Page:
Božena Němcová didn't have any relationships that weren't toxic, is one way to think of this song. The other is the way that The Plastic People of the Universe, a dissident Czech punk band, shaped the twentieth century revolution with their music the way Němcová shaped the 19th century revolution with writing. Inspired by Frank Zappa and the Velvet Underground, the band formed shortly after the Prague Spring of 1968 came to an abrupt end with the arrival of Soviet tanks. The Plastic People were deemed a threat by Communist authorities and regularly detained, questioned, and arrested (like Němcová), inspiring Václav Havel and others to compose the protest document, Charter 77.

"Cloudy Shoes," Damien Jurado

In the early months of the new relationship that I write about, Damien Jurado played a "living room show" in my town of South Bend, Indiana. The living room in question was in an old high school converted into apartments, and we were sitting on a couch in the former deep end of the pool just a few feet from Damien Jurado.

I lead an overseas study class to Prague and Berlin, and the next summer, in 2014, Jurado had a show the week we were in Prague at Klub 007, a small underground venue that's been around since The Plastic People of the Universe formed. My colleague, a German historian, came with me to the show, and at one point she said, "I can see why you would like this." Which was a way of saying she didn't like it at all. She thought the lyrics were too weird and nonsensical, but she could see that they were a collage of sorts. After the concert, I got to talk to Jurado and told him of the South Bend concert, and he totally remembered playing in the deep end of a pool. I still have a video recording of him playing this song.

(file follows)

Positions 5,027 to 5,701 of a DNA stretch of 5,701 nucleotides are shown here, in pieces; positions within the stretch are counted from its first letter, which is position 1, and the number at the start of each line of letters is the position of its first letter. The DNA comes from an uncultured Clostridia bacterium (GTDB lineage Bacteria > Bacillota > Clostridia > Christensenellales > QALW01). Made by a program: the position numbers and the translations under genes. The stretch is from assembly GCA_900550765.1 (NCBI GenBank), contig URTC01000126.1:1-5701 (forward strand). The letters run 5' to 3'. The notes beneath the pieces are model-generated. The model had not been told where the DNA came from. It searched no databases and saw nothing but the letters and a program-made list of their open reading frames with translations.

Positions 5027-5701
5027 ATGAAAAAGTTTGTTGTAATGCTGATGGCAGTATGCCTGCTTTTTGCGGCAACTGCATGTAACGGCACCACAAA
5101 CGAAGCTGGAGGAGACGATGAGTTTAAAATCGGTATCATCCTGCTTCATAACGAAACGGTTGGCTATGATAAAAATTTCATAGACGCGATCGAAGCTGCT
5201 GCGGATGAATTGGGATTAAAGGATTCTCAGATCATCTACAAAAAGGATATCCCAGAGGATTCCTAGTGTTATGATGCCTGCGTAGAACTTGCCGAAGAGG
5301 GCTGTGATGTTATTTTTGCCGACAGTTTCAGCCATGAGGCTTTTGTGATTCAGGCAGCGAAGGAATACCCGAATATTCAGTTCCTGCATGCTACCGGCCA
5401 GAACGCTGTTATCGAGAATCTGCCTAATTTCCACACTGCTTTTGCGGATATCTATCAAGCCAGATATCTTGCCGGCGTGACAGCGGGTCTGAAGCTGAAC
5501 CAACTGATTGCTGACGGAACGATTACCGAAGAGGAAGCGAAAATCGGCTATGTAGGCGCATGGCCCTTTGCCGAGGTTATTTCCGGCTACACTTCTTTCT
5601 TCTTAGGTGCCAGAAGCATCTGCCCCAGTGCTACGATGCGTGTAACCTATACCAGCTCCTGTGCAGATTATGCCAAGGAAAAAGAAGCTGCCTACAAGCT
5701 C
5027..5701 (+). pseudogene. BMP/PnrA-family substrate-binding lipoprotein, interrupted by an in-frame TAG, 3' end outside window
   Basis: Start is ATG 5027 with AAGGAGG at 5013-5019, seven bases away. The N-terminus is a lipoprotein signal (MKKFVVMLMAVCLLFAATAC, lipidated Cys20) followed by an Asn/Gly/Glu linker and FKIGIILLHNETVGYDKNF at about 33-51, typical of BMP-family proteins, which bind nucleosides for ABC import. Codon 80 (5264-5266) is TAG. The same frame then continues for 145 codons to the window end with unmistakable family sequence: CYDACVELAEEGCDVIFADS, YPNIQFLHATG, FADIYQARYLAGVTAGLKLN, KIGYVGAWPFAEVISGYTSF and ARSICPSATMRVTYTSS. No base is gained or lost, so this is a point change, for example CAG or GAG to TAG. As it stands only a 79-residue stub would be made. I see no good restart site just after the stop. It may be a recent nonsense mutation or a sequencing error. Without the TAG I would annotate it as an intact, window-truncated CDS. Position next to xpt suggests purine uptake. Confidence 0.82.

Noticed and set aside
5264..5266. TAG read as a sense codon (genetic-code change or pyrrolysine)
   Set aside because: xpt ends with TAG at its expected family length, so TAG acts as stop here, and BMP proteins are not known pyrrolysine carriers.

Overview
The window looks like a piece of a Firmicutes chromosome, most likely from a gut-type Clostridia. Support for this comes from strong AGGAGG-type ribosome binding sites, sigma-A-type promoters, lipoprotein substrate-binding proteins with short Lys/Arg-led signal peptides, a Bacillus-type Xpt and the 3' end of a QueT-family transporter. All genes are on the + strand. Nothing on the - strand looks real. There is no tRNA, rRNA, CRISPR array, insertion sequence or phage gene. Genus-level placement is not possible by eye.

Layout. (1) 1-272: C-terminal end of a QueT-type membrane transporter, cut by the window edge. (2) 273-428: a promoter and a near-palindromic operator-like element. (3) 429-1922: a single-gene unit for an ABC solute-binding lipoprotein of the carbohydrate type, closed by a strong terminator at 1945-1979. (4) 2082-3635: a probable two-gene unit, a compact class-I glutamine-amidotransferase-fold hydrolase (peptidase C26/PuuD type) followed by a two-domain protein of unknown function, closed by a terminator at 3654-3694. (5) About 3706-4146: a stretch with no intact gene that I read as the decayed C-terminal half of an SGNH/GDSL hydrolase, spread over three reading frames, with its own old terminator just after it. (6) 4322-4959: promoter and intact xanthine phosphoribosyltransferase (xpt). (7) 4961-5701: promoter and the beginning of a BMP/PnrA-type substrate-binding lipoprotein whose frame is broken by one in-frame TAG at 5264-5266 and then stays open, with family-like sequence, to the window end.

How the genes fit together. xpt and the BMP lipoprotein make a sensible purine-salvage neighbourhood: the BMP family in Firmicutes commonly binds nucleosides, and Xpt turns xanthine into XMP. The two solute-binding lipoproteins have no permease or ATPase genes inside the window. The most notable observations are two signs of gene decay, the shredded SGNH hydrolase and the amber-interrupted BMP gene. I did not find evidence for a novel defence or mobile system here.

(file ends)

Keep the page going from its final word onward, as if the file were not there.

"Pulchritude," Thee More Shallows

This is the song on the book's trailer. It's also the main song for a weird German film called "The Strange Little Cat," which has very little plot, and which my partner and I watched one night. When it came time to make the book trailer, I wanted to commission someone to compose a song like this one, with the haunting strings and repetitions, so I Googled the song for reference. When the commission fell through, I decided to email the record company of the actual song. And they wrote back! And I asked to use the song, and they said yes!

"One Sunday Morning," Wilco

This song. For hours and hours as I revised and proofed this manuscript, my partner, the new love who shows up in the book, taught himself to play this song on guitar. The tone of this song is exactly how I want this book to feel.

"Born in the USA," Bruce Springsteen

You've never heard "Born in the USA" until you've heard it played by Bruce in a foreign country and sung passionately by a crowd of people who were NOT born in the USA.

Kelcey Parker Ervick and The Bitter Life of Bozena Nemcova links:

excerpt from the book (PDF link)
video trailer for the book

TNBBC's The Next Best Book Blog post by the author

also at Largehearted Boy:

Support the Largehearted Boy website

List of Online "Best Books of 2016" Lists

Book Notes (2015 - ) (authors create music playlists for their book)
Book Notes (2012 - 2014) (authors create music playlists for their book)
Book Notes (2005 - 2011) (authors create music playlists for their book)
my 11 favorite Book Notes playlist essays

100 Online Sources for Free and Legal Music Downloads
Antiheroines (interviews with up and coming female comics artists)
Atomic Books Comics Preview (weekly comics highlights)
guest book reviews
Librairie Drawn & Quarterly Books of the Week (recommended new books, magazines, and comics)
musician/author interviews
Note Books (musicians discuss literature)
Short Cuts (writers pair a song with their short story or essay)
Shorties (daily music, literature, and pop culture links)
Soundtracked (composers and directors discuss their film's soundtracks)
weekly music release lists

submit to reddit